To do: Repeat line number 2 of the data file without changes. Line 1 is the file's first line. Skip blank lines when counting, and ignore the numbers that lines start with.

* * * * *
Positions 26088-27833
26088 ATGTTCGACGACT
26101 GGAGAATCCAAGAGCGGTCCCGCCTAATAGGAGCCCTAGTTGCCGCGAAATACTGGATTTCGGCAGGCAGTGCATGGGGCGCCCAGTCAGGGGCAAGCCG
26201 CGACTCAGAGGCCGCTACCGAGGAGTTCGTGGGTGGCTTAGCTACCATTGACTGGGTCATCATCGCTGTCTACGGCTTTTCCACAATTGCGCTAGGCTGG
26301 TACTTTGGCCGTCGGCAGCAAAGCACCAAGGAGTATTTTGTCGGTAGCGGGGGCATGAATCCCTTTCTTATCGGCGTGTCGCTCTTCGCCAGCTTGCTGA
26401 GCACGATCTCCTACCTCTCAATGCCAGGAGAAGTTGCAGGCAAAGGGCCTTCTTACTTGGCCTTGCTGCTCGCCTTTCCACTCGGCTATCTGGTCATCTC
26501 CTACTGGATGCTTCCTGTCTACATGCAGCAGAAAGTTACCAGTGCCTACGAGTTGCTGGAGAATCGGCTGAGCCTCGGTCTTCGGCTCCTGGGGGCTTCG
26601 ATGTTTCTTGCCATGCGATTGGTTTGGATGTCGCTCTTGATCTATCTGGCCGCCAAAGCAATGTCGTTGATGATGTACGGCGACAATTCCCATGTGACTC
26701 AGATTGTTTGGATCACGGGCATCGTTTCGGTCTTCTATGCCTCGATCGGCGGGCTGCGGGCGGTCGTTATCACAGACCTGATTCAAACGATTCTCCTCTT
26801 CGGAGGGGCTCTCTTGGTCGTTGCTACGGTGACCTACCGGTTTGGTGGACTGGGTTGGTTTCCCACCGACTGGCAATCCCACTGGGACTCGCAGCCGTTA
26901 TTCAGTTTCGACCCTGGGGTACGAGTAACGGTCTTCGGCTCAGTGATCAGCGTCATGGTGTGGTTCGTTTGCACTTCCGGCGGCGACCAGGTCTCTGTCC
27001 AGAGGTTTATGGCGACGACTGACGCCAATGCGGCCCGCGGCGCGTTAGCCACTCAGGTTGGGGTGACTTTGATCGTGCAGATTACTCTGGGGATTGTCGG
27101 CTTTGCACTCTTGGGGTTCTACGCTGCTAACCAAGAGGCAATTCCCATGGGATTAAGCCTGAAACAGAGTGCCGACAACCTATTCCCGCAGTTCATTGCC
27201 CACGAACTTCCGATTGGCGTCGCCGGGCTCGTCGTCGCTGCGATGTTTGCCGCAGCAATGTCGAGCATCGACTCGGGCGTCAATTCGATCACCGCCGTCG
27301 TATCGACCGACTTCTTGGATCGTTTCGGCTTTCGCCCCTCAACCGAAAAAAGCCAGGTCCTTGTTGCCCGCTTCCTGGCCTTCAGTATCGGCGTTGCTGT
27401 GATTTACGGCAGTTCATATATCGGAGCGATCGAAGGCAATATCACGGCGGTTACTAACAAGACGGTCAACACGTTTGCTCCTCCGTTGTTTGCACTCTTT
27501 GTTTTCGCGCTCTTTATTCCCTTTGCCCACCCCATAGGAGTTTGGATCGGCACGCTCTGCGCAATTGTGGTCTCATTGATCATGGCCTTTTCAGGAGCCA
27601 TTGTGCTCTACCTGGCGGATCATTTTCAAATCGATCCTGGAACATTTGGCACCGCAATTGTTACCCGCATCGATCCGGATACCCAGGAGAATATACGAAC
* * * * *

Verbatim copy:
26088 ATGTTCGACGACT